Here is a thread with lots of references that might be useful:
Having a system of analyzing each rhythm strip is important.
Look at the same things in the same order each time.
Review the cardiac electrical system and how the impulse originates and is conducted through the heart.
Blaufuss has several wonderful tutorials that, although advanced, may give you an overall picture of what is happening during each cycle. The SVT tutorial is a great visual enhancement. Blaufuss Multimedia - Heart Sounds and Cardiac Arrhythmias
I reviewed each of the rhythm strips and have provided some tips and hints below:
What is the rate: atrial rate? ventricular rate?
Are they the same (is there 1:1 conduction between them)? Normal rate = 60-100 beats per minute(bpm).
slower than 60=bradycardia. Faster than 100= tachycardia
Are there more P waves than QRS's? and are the P waves rapid (around 240bpm) and look like a picket fence? Likely atrial flutter. May have consistent conduction (for example every fourth P wave is conducted and a QRS follows = pulse will be regular) or variable conduction (pulse will be irregular).
Are there QRS's that are regularly irregular, and you cannot discern a clear P wave before each QRS?
May be atrial fibrillation. No P waves (baseline is jiggly but no discernible P wave before each QRS) and the ventricular rate is irregular (impulse is randomly getting through the AV node).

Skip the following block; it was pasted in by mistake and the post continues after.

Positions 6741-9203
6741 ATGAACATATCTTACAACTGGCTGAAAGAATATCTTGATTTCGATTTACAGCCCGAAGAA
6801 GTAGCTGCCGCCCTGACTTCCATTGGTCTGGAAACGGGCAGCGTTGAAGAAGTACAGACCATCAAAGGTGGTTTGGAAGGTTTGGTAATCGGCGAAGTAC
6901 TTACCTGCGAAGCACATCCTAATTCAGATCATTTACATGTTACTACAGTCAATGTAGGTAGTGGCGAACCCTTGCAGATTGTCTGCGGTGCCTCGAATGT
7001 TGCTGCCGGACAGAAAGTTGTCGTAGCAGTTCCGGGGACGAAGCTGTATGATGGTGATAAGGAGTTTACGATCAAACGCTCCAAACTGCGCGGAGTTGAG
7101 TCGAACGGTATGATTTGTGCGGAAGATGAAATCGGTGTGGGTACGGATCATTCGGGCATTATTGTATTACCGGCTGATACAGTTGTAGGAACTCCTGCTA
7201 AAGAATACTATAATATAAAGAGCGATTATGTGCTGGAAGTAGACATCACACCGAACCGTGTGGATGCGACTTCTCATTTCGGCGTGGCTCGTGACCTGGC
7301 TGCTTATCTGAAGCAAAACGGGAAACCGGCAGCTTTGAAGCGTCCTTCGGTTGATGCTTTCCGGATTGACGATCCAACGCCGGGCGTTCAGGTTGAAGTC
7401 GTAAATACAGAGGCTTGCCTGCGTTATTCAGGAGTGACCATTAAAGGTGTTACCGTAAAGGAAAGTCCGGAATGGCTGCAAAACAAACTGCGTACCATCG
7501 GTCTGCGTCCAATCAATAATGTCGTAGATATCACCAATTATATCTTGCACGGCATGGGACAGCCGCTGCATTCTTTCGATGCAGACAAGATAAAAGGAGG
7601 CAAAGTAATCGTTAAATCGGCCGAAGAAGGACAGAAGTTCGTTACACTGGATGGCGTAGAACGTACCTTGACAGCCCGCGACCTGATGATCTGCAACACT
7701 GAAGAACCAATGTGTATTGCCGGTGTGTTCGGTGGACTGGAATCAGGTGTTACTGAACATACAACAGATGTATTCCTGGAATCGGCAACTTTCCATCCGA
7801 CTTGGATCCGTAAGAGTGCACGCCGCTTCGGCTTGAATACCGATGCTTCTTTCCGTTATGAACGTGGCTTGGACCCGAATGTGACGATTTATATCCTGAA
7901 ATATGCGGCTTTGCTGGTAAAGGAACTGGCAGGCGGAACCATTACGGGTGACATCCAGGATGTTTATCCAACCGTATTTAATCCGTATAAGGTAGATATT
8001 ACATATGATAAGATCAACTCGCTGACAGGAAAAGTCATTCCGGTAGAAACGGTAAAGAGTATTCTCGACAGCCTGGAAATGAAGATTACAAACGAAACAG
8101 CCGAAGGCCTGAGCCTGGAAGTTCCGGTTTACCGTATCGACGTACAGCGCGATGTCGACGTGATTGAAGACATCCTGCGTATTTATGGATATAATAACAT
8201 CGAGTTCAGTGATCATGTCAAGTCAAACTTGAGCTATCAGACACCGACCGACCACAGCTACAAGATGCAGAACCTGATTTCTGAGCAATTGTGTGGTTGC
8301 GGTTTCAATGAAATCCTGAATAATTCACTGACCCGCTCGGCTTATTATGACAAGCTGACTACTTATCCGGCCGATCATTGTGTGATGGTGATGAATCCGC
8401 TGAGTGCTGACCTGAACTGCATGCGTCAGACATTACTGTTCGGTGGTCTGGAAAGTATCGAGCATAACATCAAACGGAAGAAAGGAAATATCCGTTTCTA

What is the PR interval (normal 0.12-0.20 or, 3-5 small boxes)? Is it the same for each beat?
Longer than 0.20 (200milliseconds) = 1st degree AV block.
Varying interval might be a 2nd degree AV block, Type II (Wenckebach) or Type I.
NO correlation between the P and the QRS = 3rd degree AV block or Complete Heart Block.
NO QRS after each P wave = 3rd degree block and an EMERGENCY. that heart is NOT beating!
If a rhythm strip is NSR (normal sinus rhythm) and every beat is quite regular, except ONE:
could be a
PVC (Premature Ventricular Contraction: wide and bizzare shape, no P wave before, and occurs earlier than the next anticipated beat.)
PAC (Premature Atrial Contraction): P wave followed by a QRS, but appears earlier than the next anticipated beat. QRS may be normal or wide (caused by aberrant conduction after the P wave).
NO discernible P waves or QRS's = asystole (absence of electrical activity)